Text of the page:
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Counterfeiting arrests up 28 this year

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McLEAN, Va. (12/30/08)--As the economy sours, more consumers are trying to pass counterfeit bills, according to a Sunday USA Today article. The number of arrests for counterfeiting increased 28% this year and is the highest since 2004. Counterfeiters passed a record $64.4 million in fake bills--a 5% increase over last year. The spike in counterfeit bills is due to the struggling economy, Lt. Alfonzo Cook of the Moultrie, Ga., detective division, told USA Today. More technologically advanced printers and scanners make the bills easier to duplicate, the newspaper said. Police say counterfeiters use the fake bills for small purchases--such as $20 for gas and food. Counterfeiters also use the bills to pay for holiday gifts. The holidays are a great time to use counterfeit bills because cashiers are overwhelmed, said John Large, Secret Service special agent. For the full article, use the link.

Survey 40 of CUs cut 09 marketing budgets

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TEMPE, Ariz. (12/30/08--Forty percent of credit union marketing professionals surveyed are seeing slight decreases in their marketing budgets for 2009, according to a new study. However, 30% said their 2009 marketing budgets will increase, while another 30% indicated their budgets will stay the same, according to a panel of Credit Union Marketing University alumni. The credit unions, mostly community-charter credit unions, ranged in assets from $45 million to $800 million. Of those surveyed, 40% mentioned their marketing budgets will be over 0.20% of assets. In prior surveys, most community charter credit unions indicated budgets of at least 0.20% to 0.30% of assets. Respondents indicated their marketing focus for 2009 included:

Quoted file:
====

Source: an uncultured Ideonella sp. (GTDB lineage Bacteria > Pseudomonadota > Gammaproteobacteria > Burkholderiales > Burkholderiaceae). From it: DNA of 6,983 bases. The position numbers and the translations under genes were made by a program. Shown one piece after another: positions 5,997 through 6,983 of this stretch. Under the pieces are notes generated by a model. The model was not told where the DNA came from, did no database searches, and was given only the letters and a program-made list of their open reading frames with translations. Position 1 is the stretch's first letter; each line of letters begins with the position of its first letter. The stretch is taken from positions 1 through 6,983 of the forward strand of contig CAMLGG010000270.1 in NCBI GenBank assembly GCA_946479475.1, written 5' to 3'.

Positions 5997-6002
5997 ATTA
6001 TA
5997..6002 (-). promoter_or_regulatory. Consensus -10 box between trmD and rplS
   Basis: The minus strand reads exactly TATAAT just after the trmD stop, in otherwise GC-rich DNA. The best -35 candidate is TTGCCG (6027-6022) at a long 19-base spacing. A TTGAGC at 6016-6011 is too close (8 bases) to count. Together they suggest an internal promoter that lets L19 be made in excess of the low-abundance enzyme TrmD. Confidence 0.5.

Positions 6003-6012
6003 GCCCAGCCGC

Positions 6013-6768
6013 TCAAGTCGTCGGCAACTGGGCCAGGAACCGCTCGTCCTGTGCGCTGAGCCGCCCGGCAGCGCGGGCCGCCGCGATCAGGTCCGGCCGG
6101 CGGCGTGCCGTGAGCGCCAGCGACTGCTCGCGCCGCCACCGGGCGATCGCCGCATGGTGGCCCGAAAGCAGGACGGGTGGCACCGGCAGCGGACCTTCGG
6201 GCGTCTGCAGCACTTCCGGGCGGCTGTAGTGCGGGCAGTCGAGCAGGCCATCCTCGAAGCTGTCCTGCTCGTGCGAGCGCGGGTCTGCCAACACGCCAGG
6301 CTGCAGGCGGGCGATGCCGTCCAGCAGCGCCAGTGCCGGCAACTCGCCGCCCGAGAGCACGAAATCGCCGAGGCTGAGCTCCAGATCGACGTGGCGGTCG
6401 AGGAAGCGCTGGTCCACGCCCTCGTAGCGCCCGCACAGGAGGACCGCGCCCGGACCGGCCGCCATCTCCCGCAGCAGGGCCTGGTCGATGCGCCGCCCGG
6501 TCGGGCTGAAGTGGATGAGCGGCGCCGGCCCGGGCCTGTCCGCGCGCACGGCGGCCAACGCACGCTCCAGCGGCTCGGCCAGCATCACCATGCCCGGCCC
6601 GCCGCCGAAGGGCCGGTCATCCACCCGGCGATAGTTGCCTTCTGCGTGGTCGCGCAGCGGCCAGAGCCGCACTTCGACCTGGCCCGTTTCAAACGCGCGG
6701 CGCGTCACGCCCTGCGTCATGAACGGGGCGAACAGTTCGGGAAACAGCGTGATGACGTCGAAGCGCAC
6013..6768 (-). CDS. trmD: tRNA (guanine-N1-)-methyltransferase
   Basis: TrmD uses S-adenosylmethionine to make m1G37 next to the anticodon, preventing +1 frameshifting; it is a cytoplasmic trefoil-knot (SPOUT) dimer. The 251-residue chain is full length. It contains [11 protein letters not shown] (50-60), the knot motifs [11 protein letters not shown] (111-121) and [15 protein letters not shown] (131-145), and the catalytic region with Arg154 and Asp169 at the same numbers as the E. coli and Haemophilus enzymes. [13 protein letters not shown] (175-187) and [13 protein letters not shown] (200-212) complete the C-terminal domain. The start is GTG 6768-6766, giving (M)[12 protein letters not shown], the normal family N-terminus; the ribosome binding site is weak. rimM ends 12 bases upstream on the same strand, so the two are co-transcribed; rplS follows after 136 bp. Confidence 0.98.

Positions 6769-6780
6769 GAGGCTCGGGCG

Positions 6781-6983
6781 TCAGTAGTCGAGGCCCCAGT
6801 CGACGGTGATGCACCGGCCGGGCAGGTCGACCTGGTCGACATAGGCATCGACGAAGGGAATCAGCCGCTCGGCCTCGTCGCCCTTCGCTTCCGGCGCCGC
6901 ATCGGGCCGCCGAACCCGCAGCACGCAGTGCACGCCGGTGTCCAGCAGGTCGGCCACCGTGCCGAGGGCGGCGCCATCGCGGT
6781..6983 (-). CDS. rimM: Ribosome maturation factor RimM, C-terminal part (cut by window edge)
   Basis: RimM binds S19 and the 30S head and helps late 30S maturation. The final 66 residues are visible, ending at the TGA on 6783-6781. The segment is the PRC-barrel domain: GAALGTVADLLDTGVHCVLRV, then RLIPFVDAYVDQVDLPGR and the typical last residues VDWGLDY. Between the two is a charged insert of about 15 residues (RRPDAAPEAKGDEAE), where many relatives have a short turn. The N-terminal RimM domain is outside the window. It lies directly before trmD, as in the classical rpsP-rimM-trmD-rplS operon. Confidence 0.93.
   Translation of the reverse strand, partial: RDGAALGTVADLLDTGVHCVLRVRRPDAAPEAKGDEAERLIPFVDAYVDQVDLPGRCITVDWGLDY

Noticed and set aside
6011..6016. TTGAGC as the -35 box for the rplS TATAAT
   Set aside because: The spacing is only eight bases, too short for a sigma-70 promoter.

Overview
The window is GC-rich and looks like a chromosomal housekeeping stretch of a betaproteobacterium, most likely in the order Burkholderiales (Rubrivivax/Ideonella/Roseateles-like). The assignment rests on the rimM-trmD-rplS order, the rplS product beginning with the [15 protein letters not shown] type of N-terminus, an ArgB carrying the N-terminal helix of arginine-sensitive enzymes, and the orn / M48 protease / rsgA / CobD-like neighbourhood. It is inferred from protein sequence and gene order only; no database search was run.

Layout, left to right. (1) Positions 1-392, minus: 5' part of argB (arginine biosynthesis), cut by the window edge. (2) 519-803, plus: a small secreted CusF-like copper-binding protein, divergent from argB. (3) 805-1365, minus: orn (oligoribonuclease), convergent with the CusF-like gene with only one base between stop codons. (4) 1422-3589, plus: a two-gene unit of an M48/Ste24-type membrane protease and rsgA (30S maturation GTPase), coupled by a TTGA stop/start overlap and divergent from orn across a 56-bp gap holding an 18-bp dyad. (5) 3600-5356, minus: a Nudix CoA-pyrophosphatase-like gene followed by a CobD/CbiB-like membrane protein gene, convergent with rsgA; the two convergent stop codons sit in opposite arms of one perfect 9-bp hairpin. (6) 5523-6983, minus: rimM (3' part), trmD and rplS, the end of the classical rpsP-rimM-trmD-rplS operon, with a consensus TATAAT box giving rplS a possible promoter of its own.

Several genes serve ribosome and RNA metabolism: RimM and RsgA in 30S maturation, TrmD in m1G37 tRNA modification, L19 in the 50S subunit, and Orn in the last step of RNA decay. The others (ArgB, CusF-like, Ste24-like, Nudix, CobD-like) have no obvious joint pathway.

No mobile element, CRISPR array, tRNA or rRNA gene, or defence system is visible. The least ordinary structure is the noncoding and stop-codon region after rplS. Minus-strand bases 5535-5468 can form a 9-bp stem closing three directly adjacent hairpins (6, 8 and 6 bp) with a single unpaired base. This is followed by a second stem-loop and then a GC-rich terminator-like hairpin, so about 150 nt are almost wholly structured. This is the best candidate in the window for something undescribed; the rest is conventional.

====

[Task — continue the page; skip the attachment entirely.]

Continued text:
* Growing relationships with existing members; * Using an ‘expanded field of membership’ to acquire deposits and youth accounts; * Increasing brand awareness in the community; communicating that the credit union serves everyone; * Explaining the safety of deposits and stability of the credit union; * Getting new deposits and deepening the relationship with existing members and increasing walletshare; * Opening a new office; * Continuing focus on membership, loans, core deposits and relationship; and * Growth/ member intimacy.

CUs loan helps organic grocery in credit crunch

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SANTA CRUZ, Calif. (12/30/08)—A Santa Cruz, Calif.-based organic grocery market got caught in the Wall Street credit crunch when its bank could no longer extend its credit line for an expansion. But Santa Cruz Community CU stepped in to help. Scott Roseman and Rex Stewart, co-owners of New Leaf Community Markets, were midway through a major expansion of their grocery business when Wall Street imploded (The Mercury News Dec. 27). Its regular lenders could not provide cash they needed to finish their new Westside store and to remodel its downtown store. However, the $72.1 million asset Santa Cruz Community CU provided the bridge loan. As a result, the grocers completed a $1 million remodeling on time and on budget, and its new store will open by March 1, ahead of a large competitor’s store. The markets generated $33 million in revenue and with the opening last June of a store in Half Moon Bay, its work force expanded to 330 from 225, with 20 more expected in the Westside store. New Leaf had two setbacks during the year. In May, Canada’s largest natural foods retailer, Planet Organic, pulled back on its offer to buy New Leaf for $9.8 million. The sale would have provided cash for the expansion. Comerica backed the market, but sales were so good, the market didn’t need to borrow for the expansion. In October, Wall Street imploded and Comerica hit a ceiling on how much it could bump up the grocery’s credit lines. Instead, the credit union provided the loan, with the help of a partial guaranty by California Coastal Rural Development Co. Frank Nuciforo, the credit union’s director of lending, told the newspaper that New Leaf was an “excellent and extremely well-managed company. Their expansion plans have been well thought out and their locations are consistently profitable.”

CU System briefs (12/29/2008)